The façade of the Shack is perhaps one of Tracy’s greatest works. It stands almost five stories tall, is painted with bright and whimsical colors, and is adorned with some of Tracy’s most ornate designs and illusions.

A façade that never disappoints, the Shack’s front has been intriguing guests for
four decades and has not changed from its original design.

The façade as it looked during the 1970s.

Tracy’s go-to ride system was the versatile and reliable Hush-Puppy Car.
The bright-colored car bodies complement the overall look of the entire façade.

Although the ride’s façade is truly “whacky,” it has been mostly unchanged during its 40 years of existence. All of Tracy’s original concepts have been well-preserved and the colors he originally used are consistent with the colors seen on the façade today. In the mid 2000s, the entire façade was brought down to ground level with a crane and rebuilt using pressure treated wood due to deterioration of the original cedar wood, but the management was careful in making sure they recreated the structure using Tracy’s original templates and designs. To help assure the façade’s longevity, Perry Duncan initiated a plan to add asphalt roofing shingles under the decorative fiberglass shingles to eliminate wood rot. This plan, he said, would help water run off of the building rather than down the back and front of the structure causing accelerated weathering.

One of several motorized rotating flower illusions. The flower near the ride’s dip still displays original paint from 1970.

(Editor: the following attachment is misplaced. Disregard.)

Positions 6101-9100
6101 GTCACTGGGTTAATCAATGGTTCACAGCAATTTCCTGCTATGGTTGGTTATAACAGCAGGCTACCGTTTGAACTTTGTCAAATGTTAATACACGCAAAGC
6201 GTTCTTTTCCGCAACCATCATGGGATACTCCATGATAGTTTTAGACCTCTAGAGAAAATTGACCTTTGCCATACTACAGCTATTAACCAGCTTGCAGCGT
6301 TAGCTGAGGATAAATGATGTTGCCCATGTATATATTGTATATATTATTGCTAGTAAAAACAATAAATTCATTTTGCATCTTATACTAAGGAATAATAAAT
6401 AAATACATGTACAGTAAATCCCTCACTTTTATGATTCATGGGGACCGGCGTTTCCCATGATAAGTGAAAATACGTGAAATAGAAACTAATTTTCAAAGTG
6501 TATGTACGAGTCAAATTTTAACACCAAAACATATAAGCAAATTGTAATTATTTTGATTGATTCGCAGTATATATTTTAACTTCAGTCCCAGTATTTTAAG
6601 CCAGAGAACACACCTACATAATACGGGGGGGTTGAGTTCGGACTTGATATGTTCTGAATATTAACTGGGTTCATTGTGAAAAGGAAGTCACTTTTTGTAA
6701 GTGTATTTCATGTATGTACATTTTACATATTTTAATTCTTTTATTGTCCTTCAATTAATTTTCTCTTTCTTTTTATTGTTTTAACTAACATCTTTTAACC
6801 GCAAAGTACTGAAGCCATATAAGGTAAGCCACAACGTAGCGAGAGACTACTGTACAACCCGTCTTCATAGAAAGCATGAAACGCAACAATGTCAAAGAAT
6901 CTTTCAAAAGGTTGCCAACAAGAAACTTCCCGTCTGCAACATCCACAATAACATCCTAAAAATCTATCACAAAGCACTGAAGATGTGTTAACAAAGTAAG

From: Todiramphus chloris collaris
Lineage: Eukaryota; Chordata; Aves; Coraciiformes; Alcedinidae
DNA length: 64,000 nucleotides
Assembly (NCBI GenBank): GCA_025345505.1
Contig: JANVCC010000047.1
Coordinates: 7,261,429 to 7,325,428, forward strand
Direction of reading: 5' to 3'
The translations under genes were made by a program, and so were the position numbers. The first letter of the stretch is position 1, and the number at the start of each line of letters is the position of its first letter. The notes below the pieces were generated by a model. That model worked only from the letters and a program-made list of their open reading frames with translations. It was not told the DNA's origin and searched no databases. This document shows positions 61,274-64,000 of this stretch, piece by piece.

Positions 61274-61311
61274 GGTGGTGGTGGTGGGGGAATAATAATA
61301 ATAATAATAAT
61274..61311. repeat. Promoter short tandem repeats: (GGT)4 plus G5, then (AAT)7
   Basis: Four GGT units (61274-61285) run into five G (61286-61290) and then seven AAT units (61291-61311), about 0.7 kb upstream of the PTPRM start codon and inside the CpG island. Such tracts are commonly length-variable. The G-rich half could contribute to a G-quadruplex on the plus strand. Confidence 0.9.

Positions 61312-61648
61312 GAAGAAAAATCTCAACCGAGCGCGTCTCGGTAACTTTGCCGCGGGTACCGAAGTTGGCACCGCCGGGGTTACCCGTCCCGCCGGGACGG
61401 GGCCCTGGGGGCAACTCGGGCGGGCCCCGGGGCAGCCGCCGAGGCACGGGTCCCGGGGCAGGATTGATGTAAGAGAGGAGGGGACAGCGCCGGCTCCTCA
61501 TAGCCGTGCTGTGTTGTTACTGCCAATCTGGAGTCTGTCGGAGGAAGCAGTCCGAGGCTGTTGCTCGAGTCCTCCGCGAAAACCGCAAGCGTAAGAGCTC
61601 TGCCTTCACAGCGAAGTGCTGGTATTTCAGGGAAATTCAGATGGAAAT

The façade comes to life when the ride opens as the “eyes” on the front of the building begin spinning.
A Tracy icon, a vulture sits on a perch near a window on the façade.
One of several motorized scrolling window illusions. This illusion demonstrates Tracy’s ability to create great effects using very simple concepts.
Tracy’s original “Legs in the Window” gag is still present on the Shack. Although the original legs were removed several years back because they had deteriorated, a new set was quickly developed and installed.
Tracy’s original “Leaping Dog” gag is still present on the Shack. Although the original dog was removed several years back because it had deteriorated, a new dog was quickly developed and installed.

Most of the artwork in the ride’s loading area, including the green clapboard and the flower illusion still show the original paint and have been untouched and unaltered. Naturally, the designs in the loading area have been preserved tremendously over the past four decades as it’s under cover and out of the elements. Careful observers of the loading area will notice where the dip in the front of the ride was modified from its original design in the early 1980s, but the contour of the green clapboard outlines where the original dip once was. The Shack’s façade is indeed a sight to see and warrants a few snap shots by any Bill Tracy enthusiast.

Original concept drawing for the façade of the Shack produced by Bill Tracy himself.
The Bill Tracy Project - Copyright © 2008-2010 Brandon Seidl, Wayne Bahur |
Contact Us